Twenty years ago, the big-screen romance Love Jones opened in theaters, its first images of a darkened Chicago cityscape set to a jazz-inflected R&B soundtrack. The story of an on-again, off-again relationship between two artists in Chicago, Darius Lovehall (Larenz Tate) and Nina Moseley (Nia Long), was a celebration of Black love and Black creativity.
With the anniversary of its release last month, the film has been celebrated with oral histories and award show reunions looking back at the legacy of Love Jones. It was a fresh artistic bent on a familiar boy meets girl-boy loses girl story and a window into a Black middle class not often reflected on the big screen. The movie helped pave the way for a legion of romances to come and marked a welcome moment of Black characters given their chance to shine onscreen. Two decades later, the communities those characters inhabited face serious threats from the philosophies and policies of the Trump administration.
The movie’s opening images of Chicago’s downtown skyline transition to ones of Black Chicagoans. Families, young people, and the elderly pose for photographer Nina Moseley’s camera, but the movie’s scenes also depict real Chicago communities. The opening sequence does not list the names of the movie’s cast or crew; it cedes the full screen until it finally brings into focus Nina and the ex-boyfriend who will cause a rift between Nina and Darius.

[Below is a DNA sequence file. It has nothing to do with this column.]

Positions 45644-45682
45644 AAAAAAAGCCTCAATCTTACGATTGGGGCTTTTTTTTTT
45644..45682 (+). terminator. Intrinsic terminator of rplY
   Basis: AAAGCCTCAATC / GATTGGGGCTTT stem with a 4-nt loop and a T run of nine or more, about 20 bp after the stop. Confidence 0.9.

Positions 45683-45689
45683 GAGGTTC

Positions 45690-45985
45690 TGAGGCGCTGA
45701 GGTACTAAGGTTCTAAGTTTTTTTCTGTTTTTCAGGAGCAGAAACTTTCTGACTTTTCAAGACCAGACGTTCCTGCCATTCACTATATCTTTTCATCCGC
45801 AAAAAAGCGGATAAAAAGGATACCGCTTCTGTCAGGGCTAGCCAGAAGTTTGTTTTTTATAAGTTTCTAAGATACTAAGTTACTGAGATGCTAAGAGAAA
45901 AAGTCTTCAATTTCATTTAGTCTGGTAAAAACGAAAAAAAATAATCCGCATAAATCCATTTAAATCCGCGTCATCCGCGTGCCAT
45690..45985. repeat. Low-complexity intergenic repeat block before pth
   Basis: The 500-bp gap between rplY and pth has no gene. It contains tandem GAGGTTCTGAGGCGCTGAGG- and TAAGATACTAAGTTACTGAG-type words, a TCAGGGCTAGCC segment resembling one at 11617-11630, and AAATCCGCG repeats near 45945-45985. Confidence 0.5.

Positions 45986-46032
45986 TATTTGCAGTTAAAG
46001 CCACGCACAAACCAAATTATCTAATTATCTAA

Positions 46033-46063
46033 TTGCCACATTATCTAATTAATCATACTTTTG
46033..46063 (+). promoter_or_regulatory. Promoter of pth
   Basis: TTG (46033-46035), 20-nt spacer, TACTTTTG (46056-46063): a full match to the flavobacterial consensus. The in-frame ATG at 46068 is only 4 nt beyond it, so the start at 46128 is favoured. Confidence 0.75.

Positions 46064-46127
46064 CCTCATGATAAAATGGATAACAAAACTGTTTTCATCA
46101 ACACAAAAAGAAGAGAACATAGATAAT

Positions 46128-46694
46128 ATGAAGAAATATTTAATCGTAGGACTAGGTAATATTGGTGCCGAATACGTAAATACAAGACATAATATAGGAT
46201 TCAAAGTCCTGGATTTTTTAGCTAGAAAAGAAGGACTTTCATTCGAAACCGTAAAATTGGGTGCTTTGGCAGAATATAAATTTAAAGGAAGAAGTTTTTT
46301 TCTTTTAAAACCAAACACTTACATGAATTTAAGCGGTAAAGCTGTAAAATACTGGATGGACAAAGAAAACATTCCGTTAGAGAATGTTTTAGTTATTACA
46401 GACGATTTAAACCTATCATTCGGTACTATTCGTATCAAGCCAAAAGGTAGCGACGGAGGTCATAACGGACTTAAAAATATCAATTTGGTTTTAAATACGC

Community first, the sequence tells the audience and it isn’t the only moment that Love Jones grounds us this way. Pivotal moments of Nina and Darius’s relationship happen in the midst of Chicago’s Black community. They meet in a lounge where artists and art lovers are gathered to hear poetry and jazz and here Darius declares his attraction to Nina with a poem.
He details all the ways she is #blackgirlmagic nearly two decades before that phrase has entered the cultural lexicon and wants to know if she and the audience approve of his desires. “Is that alright?” Darius asks at the end of his performance. “That’s alright, baby, that’s alright,” comes back the loudest reply, along with snaps and claps. It is a safe space to praise blackness and praise the desires of Black people including the desire for love, the “jones” of the title.
And while it is easy enough to see how that desire shapes a romantic relationship, it also shapes the paths of both as artists. Twenty years changes a place, but the community Love Jones portrayed—Black, creative, dynamic—still thrives. The precise spoken-word venue in the movie may not still be around, but Darius could share his work in 2017 Chicago through the live-lit scene where voices like Samantha Irby's flourish.
Nina would have found her place in today's visual art scene as well. Darius likens Nina’s photography to Gordon Parks, who once called Chicago home. He also could have invoked the work of Dawoud Bey or if she were a painter, Kerry James Marshall. There is the work of other black Chicago-based visual artists LaToya Ruby Frazier, Jefferson Pinder, or Theaster Gates.